Accused Is Not Guilty Of Culpable Homicide If He Believed That The Body Is Lifeless: Kerala HC
The Kerala High Court has held that an accused is not guilty of an offence of Culpable Homicide if his intention was directed only to what he believed to be a lifeless body.
The Court was deciding a case in which two accused persons had filed appeals against the judgment of Additional Sessions Court by which they were convicted for offences under Sections 302 and 201 read with Section 34 of the Indian Penal Code (IPC).
A Division Bench comprising Justice P.B. Suresh Kumar and Justice Johnson John observed, “As evident from the extracted passage in the judgment, the view taken is that the intention of the accused must be judged not in the light of the actual circumstances, but in the light of what he supposed to be the circumstances and that therefore, he/she is not guilty of culpable homicide if his intention was directed only to what he believed to be a lifeless body. We are in respectful agreement with the said view. Needless to say, the conviction of accused 1 and 2 under Section 302 read with Section 34 is liable to be interfered with.”
The Bench said that in order to attract Section 299 of IPC, the act must be one performed with the intention of putting an end to a human life or with the knowledge that the same may put an end to a human life.
Advocate J.R. Prem Navaz represented the accused/appellant while Spl. GP Ambika Devi represented the respondent/State.
Factual Background -
The accused persons (appellants) were husband and wife respectively and the dead body of their infant daughter aged 6 months was found floating in the Arabian Sea at Azheekkal by a man where he was baiting fish. Based on the information furnished by him, a case was registered under Section 174 of the Code of Criminal Procedure (CrPC) and pursuant to it, the Sub Inspector of Police conducted the inquest and made arrangements for autopsy. Later, having found that it was a suspected case of murder, the Sub Inspector submitted a report to that effect before the Jurisdictional Magistrate. It was alleged in the final report filed in the case that the appellants, due to the discontent towards their daughter, in furtherance of their common intention, caused grievous hurt to her, resulting in the fracture of the elbow of her left hand.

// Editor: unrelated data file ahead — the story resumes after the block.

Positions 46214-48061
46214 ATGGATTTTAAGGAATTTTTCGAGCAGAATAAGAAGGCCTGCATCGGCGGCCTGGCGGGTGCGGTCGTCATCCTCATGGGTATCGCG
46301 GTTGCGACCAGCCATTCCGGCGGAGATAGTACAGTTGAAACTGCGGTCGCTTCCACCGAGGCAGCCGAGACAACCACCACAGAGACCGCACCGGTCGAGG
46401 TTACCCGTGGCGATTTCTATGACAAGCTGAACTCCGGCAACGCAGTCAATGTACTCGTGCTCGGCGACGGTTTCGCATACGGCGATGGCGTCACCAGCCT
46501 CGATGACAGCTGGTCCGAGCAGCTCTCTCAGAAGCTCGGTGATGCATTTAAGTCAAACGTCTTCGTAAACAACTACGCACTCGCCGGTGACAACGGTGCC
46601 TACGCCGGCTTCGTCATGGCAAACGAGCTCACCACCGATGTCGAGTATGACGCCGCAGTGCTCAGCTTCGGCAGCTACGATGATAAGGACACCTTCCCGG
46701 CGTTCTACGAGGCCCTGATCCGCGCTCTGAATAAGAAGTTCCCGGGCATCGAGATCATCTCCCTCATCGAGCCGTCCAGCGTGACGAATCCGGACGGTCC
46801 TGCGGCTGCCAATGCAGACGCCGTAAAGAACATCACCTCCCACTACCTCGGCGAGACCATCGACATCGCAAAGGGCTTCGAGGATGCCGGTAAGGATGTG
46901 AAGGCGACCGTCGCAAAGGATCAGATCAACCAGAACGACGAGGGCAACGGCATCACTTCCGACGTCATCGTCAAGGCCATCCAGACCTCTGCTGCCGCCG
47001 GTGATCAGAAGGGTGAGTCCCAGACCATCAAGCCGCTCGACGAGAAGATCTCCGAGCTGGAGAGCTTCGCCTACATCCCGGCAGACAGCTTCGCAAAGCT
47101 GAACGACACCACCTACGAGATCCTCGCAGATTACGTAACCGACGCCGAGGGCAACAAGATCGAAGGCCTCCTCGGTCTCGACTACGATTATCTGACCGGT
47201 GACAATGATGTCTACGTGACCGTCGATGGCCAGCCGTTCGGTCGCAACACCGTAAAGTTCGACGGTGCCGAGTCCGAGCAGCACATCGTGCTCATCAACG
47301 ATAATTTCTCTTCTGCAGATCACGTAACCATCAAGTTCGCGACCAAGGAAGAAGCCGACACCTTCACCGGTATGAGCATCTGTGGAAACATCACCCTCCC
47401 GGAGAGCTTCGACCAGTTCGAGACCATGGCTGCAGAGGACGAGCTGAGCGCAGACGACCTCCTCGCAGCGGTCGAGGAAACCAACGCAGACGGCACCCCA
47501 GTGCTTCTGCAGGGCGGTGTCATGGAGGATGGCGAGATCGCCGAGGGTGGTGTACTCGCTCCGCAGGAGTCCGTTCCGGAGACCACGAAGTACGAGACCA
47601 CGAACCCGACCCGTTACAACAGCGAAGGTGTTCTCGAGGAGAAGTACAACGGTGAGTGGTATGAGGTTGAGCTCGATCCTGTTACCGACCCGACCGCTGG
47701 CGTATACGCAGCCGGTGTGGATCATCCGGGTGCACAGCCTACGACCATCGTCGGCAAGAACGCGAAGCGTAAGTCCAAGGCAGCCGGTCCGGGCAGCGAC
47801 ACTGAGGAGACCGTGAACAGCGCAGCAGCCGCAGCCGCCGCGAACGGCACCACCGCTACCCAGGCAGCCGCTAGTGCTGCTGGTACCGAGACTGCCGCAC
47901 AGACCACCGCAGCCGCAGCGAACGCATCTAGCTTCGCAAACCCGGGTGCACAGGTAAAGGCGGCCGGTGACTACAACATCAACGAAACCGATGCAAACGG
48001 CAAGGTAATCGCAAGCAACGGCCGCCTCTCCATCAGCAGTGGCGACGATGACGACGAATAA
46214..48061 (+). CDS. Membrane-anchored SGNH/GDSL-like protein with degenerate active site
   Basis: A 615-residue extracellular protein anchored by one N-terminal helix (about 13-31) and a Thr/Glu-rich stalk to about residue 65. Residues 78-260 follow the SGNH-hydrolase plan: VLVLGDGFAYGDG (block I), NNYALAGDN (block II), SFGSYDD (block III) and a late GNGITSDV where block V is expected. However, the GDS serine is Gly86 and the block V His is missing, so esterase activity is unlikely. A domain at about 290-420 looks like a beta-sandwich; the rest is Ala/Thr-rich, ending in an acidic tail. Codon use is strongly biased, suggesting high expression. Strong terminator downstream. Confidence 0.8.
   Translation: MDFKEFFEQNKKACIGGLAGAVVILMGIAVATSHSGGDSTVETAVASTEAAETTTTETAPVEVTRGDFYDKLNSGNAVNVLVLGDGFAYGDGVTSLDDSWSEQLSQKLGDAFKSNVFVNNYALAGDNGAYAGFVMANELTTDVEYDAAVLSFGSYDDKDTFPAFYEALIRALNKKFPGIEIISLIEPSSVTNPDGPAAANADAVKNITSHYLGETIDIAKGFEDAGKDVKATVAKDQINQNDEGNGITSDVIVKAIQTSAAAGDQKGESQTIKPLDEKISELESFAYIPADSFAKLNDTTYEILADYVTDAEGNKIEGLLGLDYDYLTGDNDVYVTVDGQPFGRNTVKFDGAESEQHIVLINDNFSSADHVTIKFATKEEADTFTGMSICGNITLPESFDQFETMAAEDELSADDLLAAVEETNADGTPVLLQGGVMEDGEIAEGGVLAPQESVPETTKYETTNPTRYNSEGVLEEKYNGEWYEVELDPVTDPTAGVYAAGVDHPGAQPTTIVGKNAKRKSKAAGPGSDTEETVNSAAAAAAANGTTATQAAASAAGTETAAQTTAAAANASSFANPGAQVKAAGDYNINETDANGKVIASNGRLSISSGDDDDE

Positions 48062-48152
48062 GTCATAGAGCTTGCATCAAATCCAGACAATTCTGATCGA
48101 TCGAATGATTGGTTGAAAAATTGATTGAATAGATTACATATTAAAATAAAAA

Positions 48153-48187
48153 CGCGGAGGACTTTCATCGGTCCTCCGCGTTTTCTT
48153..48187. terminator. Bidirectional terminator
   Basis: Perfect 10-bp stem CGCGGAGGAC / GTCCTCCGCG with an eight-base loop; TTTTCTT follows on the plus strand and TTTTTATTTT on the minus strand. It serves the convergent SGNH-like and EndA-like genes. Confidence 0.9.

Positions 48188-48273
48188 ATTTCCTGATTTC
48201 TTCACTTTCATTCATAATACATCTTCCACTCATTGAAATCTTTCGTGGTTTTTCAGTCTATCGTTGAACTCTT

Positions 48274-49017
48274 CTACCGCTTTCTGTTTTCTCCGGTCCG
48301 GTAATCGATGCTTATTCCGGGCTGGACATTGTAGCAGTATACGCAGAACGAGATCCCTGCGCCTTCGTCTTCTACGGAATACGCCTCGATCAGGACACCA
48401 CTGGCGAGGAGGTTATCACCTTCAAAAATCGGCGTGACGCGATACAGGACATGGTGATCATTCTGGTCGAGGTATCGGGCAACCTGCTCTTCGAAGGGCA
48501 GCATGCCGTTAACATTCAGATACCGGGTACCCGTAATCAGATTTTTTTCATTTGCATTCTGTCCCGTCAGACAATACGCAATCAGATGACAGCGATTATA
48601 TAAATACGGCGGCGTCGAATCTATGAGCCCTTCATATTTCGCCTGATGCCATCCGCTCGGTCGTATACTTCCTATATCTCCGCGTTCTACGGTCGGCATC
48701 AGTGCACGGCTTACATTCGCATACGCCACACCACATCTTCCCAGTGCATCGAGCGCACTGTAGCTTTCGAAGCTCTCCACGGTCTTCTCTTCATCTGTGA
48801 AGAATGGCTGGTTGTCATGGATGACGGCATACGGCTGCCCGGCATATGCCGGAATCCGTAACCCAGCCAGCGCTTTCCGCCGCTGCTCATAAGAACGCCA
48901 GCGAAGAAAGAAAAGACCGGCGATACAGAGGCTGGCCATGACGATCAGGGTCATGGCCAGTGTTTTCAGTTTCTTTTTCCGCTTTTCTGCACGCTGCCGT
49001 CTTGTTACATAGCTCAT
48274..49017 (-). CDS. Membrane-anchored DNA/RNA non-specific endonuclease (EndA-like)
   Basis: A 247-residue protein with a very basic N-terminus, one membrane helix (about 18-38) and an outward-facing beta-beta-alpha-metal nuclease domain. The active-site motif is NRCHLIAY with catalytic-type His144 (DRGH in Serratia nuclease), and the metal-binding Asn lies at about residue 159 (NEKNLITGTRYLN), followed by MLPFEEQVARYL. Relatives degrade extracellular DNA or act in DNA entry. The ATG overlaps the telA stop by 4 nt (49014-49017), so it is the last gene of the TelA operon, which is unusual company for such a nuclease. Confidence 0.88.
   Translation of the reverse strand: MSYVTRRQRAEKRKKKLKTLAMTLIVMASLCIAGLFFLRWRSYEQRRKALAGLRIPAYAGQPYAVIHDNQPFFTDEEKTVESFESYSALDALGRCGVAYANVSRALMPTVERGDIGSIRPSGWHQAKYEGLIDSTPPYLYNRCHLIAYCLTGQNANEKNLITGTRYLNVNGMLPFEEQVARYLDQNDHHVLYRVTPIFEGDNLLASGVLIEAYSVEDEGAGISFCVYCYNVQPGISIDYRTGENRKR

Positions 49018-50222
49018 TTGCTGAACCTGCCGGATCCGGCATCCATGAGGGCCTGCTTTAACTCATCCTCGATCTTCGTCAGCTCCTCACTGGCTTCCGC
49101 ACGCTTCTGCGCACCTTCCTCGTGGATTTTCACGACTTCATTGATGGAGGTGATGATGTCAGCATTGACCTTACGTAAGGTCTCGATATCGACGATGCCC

It was also alleged in the final report that the appellants caused an injury on the back of her head by hitting the same against the edge of a cot and thereby caused her death. It was further alleged in the final report that the appellants with the help of the third accused, caused destruction of the evidence of the crime by disposing of the body of the child in the Arabian Sea. The appellants did not challenge the case of the prosecution that they were the biological parents of the deceased infant and similarly, they also did not challenge the case of the prosecution that they disposed of the body of the deceased infant at the Arabian Sea. But, according to them, they did not dispose of the infant alive in the sea as alleged in the charge, but they only disposed of the body in the sea after her death, as it was a form of burial as per their custom.